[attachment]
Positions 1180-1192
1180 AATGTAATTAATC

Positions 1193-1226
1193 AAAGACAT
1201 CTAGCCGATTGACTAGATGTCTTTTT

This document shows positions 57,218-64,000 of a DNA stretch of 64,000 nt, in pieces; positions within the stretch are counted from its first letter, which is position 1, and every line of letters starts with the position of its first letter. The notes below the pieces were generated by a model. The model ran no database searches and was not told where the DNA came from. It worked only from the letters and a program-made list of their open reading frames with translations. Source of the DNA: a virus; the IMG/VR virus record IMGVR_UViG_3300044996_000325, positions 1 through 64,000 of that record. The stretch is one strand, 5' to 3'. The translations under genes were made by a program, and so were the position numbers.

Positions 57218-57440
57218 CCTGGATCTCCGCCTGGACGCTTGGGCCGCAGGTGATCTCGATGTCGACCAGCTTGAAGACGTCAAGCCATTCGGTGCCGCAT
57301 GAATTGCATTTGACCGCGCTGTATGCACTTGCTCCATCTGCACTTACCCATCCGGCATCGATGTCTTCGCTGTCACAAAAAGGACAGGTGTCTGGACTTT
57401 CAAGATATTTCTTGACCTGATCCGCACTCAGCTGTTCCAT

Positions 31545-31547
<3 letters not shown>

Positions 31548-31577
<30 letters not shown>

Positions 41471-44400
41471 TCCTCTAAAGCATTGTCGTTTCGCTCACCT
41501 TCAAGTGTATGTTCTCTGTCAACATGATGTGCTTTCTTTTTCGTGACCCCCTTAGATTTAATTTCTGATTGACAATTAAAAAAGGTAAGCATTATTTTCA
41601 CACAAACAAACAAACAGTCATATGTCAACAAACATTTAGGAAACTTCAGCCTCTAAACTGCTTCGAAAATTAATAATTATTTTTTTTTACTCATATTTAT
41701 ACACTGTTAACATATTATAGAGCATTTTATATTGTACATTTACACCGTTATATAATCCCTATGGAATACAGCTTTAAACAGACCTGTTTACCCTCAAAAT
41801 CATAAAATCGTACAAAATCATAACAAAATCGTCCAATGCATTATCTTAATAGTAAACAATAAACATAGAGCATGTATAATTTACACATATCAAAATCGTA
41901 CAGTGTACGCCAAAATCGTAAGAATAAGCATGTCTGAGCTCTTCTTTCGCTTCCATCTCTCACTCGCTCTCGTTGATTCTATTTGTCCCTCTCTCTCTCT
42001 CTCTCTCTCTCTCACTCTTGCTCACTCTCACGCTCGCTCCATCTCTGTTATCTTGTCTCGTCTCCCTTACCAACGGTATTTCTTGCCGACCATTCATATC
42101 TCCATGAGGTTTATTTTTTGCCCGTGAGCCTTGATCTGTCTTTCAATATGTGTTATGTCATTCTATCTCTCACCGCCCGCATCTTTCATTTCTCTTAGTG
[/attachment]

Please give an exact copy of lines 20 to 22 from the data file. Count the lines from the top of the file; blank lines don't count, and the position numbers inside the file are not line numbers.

41801 CATAAAATCGTACAAAATCATAACAAAATCGTCCAATGCATTATCTTAATAGTAAACAATAAACATAGAGCATGTATAATTTACACATATCAAAATCGTA
41901 CAGTGTACGCCAAAATCGTAAGAATAAGCATGTCTGAGCTCTTCTTTCGCTTCCATCTCTCACTCGCTCTCGTTGATTCTATTTGTCCCTCTCTCTCTCT
42001 CTCTCTCTCTCTCACTCTTGCTCACTCTCACGCTCGCTCCATCTCTGTTATCTTGTCTCGTCTCCCTTACCAACGGTATTTCTTGCCGACCATTCATATC